http://www.rand.org/pubs/research_reports/RR564.html

Erisman, Wendy, and Jeanne Bayer Contardo. 2005. Learning to Reduce Recidivism: A 50-State Analysis of Postsecondary Correctional Educational Policy. Washington, D.C.: Institute for Higher Education Policy.
http://www.ihep.org/assets/files/publications/g-l/LearningReduceRecidivism.pdf

Gorgol, Laura E., and Brian A. Sponsler. 2011. Unlocking Potential: Results of a National Survey of Postsecondary Education in State Prisons. Washington, D.C.: Institute for Higher Education Policy.
http://www.ihep.org/assets/files/publications/s-z/Unlocking_Potential-PSCE_FINAL_REPORT_May_2011.pdf

Harlow, Caroline Wolf. 2003. Education and Correctional Populations. Bureau of Justice Statistics Special Report. Washington, D.C.: U.S. Department of Justice, Office of Justice Programs, Bureau of Justice Statistics.
http://www.bjs.gov/content/pub/pdf/ecp.pdf

Nally, John M., Susan Lockwood, Katie Knutson, and Taiping Ho. 2012. “An Evaluation of the Effect of Correctional Education Programs on Postrelease Recidivism and Employment: An Empirical Study in Indiana.” Journal of Correctional Education 63(1):69–88.

Stephan, James J. 2008. Census of State and Federal Correctional Facilities, 2005. National Prisoner Statistics Program. Washington, D.C.: U.S. Department of Justice, Office of Justice Programs, Bureau of Justice Statistics.
http://bjs.gov/content/pub/pdf/csfcf05.pdf

Tewksbury, Richard, David John Erickson, and Jon Marc Taylor. 2000. “Opportunities Lost: The Consequences of Eliminating Pell Grant Eligibility for Correctional Education Students.” Journal of Offender Rehabilitation 31(1/2):43–56.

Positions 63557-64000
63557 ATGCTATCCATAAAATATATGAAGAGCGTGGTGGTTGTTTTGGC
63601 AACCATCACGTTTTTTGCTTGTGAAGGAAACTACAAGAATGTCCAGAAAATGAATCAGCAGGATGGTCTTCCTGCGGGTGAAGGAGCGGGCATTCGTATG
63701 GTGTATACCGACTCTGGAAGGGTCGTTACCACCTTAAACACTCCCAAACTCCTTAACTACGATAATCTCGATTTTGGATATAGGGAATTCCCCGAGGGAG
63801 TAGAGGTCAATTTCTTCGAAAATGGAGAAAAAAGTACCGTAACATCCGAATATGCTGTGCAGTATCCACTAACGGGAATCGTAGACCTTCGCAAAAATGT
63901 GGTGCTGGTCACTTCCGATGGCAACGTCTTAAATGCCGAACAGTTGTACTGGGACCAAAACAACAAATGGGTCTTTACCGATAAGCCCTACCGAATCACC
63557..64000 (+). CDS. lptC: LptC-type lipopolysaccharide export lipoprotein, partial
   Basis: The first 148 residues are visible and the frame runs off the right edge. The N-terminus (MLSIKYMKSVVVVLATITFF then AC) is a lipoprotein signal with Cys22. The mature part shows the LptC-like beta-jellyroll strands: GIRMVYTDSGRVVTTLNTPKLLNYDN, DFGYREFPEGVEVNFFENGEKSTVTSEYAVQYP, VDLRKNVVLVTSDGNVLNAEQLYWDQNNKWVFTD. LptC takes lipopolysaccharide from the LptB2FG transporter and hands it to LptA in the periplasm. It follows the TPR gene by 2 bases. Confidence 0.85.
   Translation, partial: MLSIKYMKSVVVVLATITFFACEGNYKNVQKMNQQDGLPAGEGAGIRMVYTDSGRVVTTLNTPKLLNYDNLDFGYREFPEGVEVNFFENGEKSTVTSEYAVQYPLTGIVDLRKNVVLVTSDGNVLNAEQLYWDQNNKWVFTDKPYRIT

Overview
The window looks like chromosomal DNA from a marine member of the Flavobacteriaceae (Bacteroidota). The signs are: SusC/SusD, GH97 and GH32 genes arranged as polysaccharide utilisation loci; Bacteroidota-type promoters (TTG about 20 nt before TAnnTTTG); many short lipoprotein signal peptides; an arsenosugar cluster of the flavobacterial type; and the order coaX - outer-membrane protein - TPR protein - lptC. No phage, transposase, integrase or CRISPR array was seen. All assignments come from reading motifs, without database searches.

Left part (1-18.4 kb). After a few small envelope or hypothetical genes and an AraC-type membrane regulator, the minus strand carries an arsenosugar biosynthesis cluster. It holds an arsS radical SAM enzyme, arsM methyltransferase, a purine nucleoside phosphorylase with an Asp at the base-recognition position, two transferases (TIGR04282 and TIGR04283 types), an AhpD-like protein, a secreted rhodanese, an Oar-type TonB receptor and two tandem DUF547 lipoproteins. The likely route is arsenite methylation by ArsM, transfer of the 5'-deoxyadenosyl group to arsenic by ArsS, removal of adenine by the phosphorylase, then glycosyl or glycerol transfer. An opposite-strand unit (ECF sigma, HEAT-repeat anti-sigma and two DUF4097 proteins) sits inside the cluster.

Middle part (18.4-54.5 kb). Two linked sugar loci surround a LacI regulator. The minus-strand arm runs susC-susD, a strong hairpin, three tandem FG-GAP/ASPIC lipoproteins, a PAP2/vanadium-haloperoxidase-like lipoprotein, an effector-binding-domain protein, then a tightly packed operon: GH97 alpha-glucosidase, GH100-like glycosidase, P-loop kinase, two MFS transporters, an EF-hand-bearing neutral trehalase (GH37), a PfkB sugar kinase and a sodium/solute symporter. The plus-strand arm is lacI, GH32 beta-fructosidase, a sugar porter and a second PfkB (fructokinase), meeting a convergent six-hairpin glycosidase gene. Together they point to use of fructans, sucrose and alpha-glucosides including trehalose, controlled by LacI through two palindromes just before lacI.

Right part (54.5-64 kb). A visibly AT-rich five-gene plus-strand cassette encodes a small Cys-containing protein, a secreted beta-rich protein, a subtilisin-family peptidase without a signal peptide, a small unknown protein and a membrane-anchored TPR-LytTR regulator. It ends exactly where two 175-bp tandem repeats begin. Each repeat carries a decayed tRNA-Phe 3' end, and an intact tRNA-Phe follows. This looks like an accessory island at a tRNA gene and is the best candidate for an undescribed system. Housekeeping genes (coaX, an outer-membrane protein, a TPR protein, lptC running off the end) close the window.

Winterfield, Laura, Mark Coggeshall, Michelle Burke-Storer, Vanessa Correa, and Simon Tidd. 2009. The Effects of Postsecondary Correctional Education: Final Report. Washington, D.C.: The Urban Institute.
https://www.urban.org/research/publication/effects-postsecondary-correctional-education
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Related Programs

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Following are CrimeSolutions.gov-rated programs that are related to this practice:

Postsecondary Correctional Education (New Mexico) Promising - One study
The program provides postsecondary educational classes and programs to prisoners via one-way Internet courses or onsite vocational instruction. The goal of the program is to reduce arrests following release from prison. The program is rated Promising. This program was shown to significantly reduce arrests within the 1-year follow-up period.

College Program at Maryland Correctional Training Center (MCTC) Promising - One study
This program offered postsecondary education for incarcerated individuals to reduce or break the cycle of continued or repeated criminal behavior. The program is rated Promising. Participants in the program had a statistically significant lower rate of arrests for a new crime than comparison group members.
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Practice Snapshot

Age: 18+

Gender: Both

Targeted Population: Prisoners

Settings: Correctional

Practice Type: Academic Skills Enhancement, Aftercare/Reentry, Vocational/Job Training

Unit of Analysis: Persons

Researcher:
Lois M. Davis
Senior Policy Researcher
RAND Corporation
1776 Main Street
Santa Monica CA 90407-2138
Phone: 310.393.0411 ext: 7330
Email

Researcher:
Robert Bozick
Social Scientist
RAND Corporation
1776 Main Street
Santa Monica CA 90407-2138
Email

Researcher:
Jennifer Steele
Policy Researcher
RAND Corporation
1776 Main Street
Santa Monica CA 90407-2138
Email

Researcher:
Cathryn Chappell
Associate Professor
Ashland University
410 College Avenue
Ashland OH 44805
Phone: 614.794.0803
Email